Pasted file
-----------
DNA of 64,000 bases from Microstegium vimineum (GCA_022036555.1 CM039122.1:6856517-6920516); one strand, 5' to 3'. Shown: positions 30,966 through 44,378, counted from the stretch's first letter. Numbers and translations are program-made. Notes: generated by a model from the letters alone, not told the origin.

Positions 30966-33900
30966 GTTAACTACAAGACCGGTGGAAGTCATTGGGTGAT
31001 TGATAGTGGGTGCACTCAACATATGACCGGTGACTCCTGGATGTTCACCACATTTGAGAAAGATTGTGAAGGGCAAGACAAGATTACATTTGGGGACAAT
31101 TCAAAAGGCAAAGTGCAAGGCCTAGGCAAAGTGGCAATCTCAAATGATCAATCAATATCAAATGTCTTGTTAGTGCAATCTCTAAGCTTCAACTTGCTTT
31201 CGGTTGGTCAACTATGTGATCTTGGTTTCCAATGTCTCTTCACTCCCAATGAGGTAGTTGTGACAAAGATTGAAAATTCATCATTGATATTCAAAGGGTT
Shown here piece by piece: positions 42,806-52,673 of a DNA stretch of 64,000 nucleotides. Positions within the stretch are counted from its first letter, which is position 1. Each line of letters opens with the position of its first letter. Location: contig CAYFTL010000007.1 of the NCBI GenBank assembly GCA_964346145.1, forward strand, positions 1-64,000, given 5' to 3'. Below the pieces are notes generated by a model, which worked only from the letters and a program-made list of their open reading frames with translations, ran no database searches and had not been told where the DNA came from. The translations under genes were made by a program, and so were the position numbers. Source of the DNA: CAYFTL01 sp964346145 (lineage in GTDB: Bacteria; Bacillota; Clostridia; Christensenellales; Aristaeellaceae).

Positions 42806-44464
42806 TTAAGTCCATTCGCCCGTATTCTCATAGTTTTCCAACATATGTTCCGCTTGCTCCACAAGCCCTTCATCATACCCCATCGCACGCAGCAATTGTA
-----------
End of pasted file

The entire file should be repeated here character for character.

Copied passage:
DNA of 64,000 bases from Microstegium vimineum (GCA_022036555.1 CM039122.1:6856517-6920516); one strand, 5' to 3'. Shown: positions 30,966 through 44,378, counted from the stretch's first letter. Numbers and translations are program-made. Notes: generated by a model from the letters alone, not told the origin.

Positions 30966-33900
30966 GTTAACTACAAGACCGGTGGAAGTCATTGGGTGAT
31001 TGATAGTGGGTGCACTCAACATATGACCGGTGACTCCTGGATGTTCACCACATTTGAGAAAGATTGTGAAGGGCAAGACAAGATTACATTTGGGGACAAT
31101 TCAAAAGGCAAAGTGCAAGGCCTAGGCAAAGTGGCAATCTCAAATGATCAATCAATATCAAATGTCTTGTTAGTGCAATCTCTAAGCTTCAACTTGCTTT
31201 CGGTTGGTCAACTATGTGATCTTGGTTTCCAATGTCTCTTCACTCCCAATGAGGTAGTTGTGACAAAGATTGAAAATTCATCATTGATATTCAAAGGGTT
Shown here piece by piece: positions 42,806-52,673 of a DNA stretch of 64,000 nucleotides. Positions within the stretch are counted from its first letter, which is position 1. Each line of letters opens with the position of its first letter. Location: contig CAYFTL010000007.1 of the NCBI GenBank assembly GCA_964346145.1, forward strand, positions 1-64,000, given 5' to 3'. Below the pieces are notes generated by a model, which worked only from the letters and a program-made list of their open reading frames with translations, ran no database searches and had not been told where the DNA came from. The translations under genes were made by a program, and so were the position numbers. Source of the DNA: CAYFTL01 sp964346145 (lineage in GTDB: Bacteria; Bacillota; Clostridia; Christensenellales; Aristaeellaceae).

Positions 42806-44464
42806 TTAAGTCCATTCGCCCGTATTCTCATAGTTTTCCAACATATGTTCCGCTTGCTCCACAAGCCCTTCATCATACCCCATCGCACGCAGCAATTGTA